The right time to stop having mammograms
usually is the right time to have that discussion, but earlier is fine, especially in women who have other chronic health conditions.
DEAR DR. ROACH: In 2013, I suffered terribly with sciatica. The pain was more than excruciating -- it felt like a knife was stuck in my leg. I also had numbness in my toes. I had a CAT scan, which showed spinal stenosis, and I was scheduled for a laminectomy and spinal fusion. The surgery was a complete success. However, I thought that the numbness would go away after the surgery, but it hasn’t. Even now, I still feel some tingling and sharp pains in my toes or foot, and more than three years later I still have the numbness in my toes, foot and leg, up to my knee. Is it likely this is permanent nerve damage? -- J.B.
ANSWER: Spinal stenosis is a common condition, where the spinal cord or nerve roots of the cord are compressed by bony structures related to arthritis of the spine. The major symptoms are pain and numbness. Weakness is the most worrisome symptom, and progressive weakness is a surgical emergency.
After successful surgery, the symptoms are relieved, but in my mind, surgery is not completely successful unless all of the symptoms are gone. Your surgeon may have done as good a job as humanly possible; however, nerves do not always recover 100 percent of their function. If nerve recovery is going to happen, it usually does so by the end of the first year.
DEAR ABBY: I’m in my 60s, fit, sexually able and I desire physical relations. My wife, because of health issues, is no longer interested in sex. In fact, it would be at least mildly painful to her.
I recently met a lady my age who is in the same predicament. She has a sexual appetite; her husband does not. She hinted she would be interested in being “friends with benefits.” I didn’t pursue the hint because it caught me by surprise and I wasn’t quick-witted enough to follow up on it at the time.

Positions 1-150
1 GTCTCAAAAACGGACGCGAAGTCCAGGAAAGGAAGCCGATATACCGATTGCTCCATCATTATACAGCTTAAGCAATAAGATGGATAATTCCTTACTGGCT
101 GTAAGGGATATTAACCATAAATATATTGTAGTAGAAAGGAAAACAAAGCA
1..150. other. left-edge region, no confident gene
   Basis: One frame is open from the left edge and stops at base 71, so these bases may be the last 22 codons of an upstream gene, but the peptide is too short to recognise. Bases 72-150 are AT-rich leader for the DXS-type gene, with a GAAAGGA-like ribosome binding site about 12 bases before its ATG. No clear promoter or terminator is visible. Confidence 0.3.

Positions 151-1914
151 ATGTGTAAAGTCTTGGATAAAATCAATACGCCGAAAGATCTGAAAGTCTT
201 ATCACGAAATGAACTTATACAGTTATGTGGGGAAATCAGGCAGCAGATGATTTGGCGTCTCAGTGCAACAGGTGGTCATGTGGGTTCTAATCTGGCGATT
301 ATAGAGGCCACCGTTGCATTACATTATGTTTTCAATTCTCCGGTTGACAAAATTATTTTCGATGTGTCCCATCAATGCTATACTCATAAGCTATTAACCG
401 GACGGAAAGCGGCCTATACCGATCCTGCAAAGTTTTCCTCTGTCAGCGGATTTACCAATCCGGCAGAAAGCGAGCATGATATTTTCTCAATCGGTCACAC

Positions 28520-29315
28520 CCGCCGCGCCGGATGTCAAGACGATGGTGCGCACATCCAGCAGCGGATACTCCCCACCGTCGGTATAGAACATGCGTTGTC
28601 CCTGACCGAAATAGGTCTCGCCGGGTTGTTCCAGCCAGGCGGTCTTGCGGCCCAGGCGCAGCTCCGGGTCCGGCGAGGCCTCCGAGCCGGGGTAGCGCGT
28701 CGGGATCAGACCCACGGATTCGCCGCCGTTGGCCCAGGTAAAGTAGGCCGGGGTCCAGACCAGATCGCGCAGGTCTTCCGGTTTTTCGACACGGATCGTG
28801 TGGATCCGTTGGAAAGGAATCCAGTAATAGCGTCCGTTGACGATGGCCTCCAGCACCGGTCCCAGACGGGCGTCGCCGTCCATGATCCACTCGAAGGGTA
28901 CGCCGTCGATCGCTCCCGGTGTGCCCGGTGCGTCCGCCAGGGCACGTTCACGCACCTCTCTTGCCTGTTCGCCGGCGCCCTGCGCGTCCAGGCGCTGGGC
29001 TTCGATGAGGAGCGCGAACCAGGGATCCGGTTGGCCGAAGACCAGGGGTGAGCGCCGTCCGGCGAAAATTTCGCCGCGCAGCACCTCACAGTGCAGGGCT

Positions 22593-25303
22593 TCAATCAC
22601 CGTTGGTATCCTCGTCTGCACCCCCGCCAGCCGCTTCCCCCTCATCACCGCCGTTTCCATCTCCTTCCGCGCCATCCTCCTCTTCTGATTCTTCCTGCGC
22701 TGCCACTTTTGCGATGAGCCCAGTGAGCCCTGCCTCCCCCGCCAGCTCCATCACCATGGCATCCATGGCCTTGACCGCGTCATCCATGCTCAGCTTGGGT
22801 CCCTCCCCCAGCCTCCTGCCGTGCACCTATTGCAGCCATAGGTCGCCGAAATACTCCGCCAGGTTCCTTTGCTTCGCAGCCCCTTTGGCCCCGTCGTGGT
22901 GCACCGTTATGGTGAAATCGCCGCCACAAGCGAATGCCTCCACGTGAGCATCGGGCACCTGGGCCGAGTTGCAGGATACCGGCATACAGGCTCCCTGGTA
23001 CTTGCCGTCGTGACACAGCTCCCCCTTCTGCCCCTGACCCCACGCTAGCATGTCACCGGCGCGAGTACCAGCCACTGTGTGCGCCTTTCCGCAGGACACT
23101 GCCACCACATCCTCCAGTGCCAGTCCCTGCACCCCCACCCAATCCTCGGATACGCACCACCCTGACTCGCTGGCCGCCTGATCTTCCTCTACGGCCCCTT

I am wondering if such a relationship is acceptable with today’s mores and the circumstances. No, I won’t discuss this with my wife. It would only hurt her feelings and strain our relationship. Should I pursue the hint? -- FOLLOW UP ON THE HINT
DEAR FOLLOW UP: I would not advise pursuing the “hint” -- which appears to me to be more of a full frontal assault -- without thinking very carefully. The problem with adulterous relationships is that more often than not, the spouse catches on. If you think that by not talking this out with your wife you will be sparing her feelings, you are wrong. When, not if, she finds out, she will be devastated.
As women age their bodies change, and sex can become painful. But that can be remediated in many cases with prescription and other medications. It’s possible they could help your wife. Of course, that’s not going to happen unless